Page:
Weather-tested residents along the coasts of Georgia and the Carolinas were using their experience with past storms to guide them Tuesday as they readied their homes for Hurricane Dorian and decided whether to heed evacuation orders.
“Here we are,” said Ed Bandarovich as he strolled along sunlit Folly Beach outside of Charleston, South Carolina. “It’s a beautiful beach day, but who knows what tomorrow’s going to bring.”
Bandarovich, 70, recently moved to Johns Island, South Carolina, from Woodstock, New York, where he experienced the rare, devastating inland effects of Superstorm Sandy in 2012.
Bandarovich said he had been ready for Sandy’s power and its heavy rains but was caught off-guard by the 75 mph (121 kph) wind gusts that swept through the area in the storm’s wake. The winds scattered debris throughout his neighborhood, turned fallen boards and branches into projectiles and knocked out his power for days, he said.
“It’s all in the preparation, in being aware of what’s going to happen, or could happen,” Bandarovich said, noting that he had boarded up his Johns Island home just in case.
Dorian weakened to a Category 2 hurricane Tuesday after slamming into the Bahamas as a terrifying Category 5 storm with 185 mph (298 kph) winds.
Practically parking over the Bahamas for a day and a half, the storm pounded away at the islands Tuesday, devastating thousands of homes. At least five deaths were reported, with the full extent of the damage far from clear.
The weakened storm pushed northwest at 5 mph (8 kph) with hurricane-force winds extending up to 60 miles (95 kilometers) from its center. While weaker, the storm was continuing to grow in size, according to the National Hurricane Center. The threat of a direct hit on Florida had all but evaporated, but Dorian was expected to pass dangerously close to Georgia and South Carolina — and perhaps strike North Carolina — on Thursday or Friday.
South Carolina Gov. Henry McMaster ordered mandatory evacuations along the state’s 190-mile (306-kilometer) coast and turned all lanes of Interstate 26 into a one-way evacuation route heading west. Georgia officials did the same with Interstate 16 after Gov. Brian Kemp ordered coastal evacuations.
Attorney Henry Grimball, 71, said he and his wife would likely ride out Dorian in their narrow four-story home in Charleston’s downtown historic district.
“These houses have been here since 1770,” Grimball said, gesturing to the white and pastel houses dotting his neighborhood. “They’ve been through a lot.”
Grimball said he would reconsider, however, if the storm became a Category 3 or stronger hurricane: He remembers the devastation from Hurricane Hugo in 1989.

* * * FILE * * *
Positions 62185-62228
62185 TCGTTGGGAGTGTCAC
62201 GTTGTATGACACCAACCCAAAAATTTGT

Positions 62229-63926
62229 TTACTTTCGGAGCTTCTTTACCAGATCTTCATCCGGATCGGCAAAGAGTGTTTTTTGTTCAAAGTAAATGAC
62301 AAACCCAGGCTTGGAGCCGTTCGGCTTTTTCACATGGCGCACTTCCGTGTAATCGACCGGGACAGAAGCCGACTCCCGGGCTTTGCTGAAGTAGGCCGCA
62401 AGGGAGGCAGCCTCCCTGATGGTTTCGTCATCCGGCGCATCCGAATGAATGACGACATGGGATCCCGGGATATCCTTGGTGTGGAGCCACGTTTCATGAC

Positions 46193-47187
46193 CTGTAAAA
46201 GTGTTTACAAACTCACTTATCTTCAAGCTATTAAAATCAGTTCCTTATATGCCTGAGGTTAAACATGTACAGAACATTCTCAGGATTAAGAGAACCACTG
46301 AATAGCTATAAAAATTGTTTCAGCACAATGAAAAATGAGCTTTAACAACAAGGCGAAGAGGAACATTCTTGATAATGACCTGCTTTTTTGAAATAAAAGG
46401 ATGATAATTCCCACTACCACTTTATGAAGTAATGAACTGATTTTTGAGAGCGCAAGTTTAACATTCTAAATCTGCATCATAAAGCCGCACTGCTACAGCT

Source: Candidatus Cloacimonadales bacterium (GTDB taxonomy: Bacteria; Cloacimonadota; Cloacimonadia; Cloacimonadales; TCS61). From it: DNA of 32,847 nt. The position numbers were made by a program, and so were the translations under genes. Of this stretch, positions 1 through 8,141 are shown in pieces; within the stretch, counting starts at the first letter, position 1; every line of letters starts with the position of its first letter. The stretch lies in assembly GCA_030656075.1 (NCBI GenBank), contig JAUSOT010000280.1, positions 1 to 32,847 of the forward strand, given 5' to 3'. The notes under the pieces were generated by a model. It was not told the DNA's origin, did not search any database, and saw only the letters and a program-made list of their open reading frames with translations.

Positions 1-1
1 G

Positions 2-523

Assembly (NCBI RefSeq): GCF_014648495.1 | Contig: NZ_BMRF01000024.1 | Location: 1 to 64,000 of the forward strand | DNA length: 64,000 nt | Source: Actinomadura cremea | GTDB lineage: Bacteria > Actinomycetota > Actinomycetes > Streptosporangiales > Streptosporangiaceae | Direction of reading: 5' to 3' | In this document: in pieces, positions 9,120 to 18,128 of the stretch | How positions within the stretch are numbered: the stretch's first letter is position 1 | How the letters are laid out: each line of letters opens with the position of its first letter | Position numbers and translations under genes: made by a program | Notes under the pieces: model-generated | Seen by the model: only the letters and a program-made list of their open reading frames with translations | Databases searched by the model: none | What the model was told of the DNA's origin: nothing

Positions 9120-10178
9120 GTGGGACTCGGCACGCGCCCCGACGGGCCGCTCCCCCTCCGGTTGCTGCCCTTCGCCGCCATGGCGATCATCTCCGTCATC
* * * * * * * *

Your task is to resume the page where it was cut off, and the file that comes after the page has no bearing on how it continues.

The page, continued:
Hugo slammed into South Carolina’s coast with winds gusting as high as 108 mph (174 kph) in Charleston, killing several dozen people, causing nearly $6 billion in damage and toppling a massive magnolia in Grimball’s backyard.
“It gets to be really dangerous,” he said.
Forecasters and public officials were concerned that regardless of the storm’s strength, it could dump a dangerous amount of water on the Carolinas.
In September 2018, slow-moving Hurricane Florence was only a Category 1 storm as it gradually came ashore near the border of the two states. But it dumped nearly 3 feet (1 meter) of rain in some areas, unleashing widespread flooding that left dozens dead and causing $600 million in damage. Thousands of coastal residents were evacuated before the storm.
In 2016, Hurricane Matthew dumped up to 16 inches (41 centimeters) of rain in North Carolina, flooding and causing about $320 million of damage downstream in South Carolina.
Dorian could dump as much as 10 inches (25 centimeters) of rain along South Carolina’s northeastern regions, the National Weather Service said.
On Georgia’s Tybee Island, about 18 miles (28 kilometers) east of Savannah, Joey Spalding said he had decided not to take any risks with Dorian after watching back-to-back storms swamp his island home, in 2016 and then in 2017.
“I’m not losing all my stuff this time,” the 50-year-old building contractor said Tuesday as he emptied the contents of his low-lying bungalow into a U-Haul. “Even if it doesn’t come into the house, I’m not taking a chance.”
Irma sent about 3 feet (1 meter) of seawater from storm surge into Spalding’s house before he had even finished repairing the damage from Hurricane Matthew the year before. Irma ruined most of his furniture and forced him to replace drywall inside the house and siding on the outside.
“During Irma, I lost almost everything,” Spalding said.
In preparation for Dorian, Spalding said he planned to wrap the house in plastic up to shoulder height and pile sandbags in front of the doors.
“In this case, I don’t have to come into a house full of junk,” he said. “I’m learning a little as I go.”
Associated Press reporter Russ Bynum in Tybee Island, Georgia, contributed to this report.
Meg Kinnard can be reached at http://twitter.com/MegKinnardAP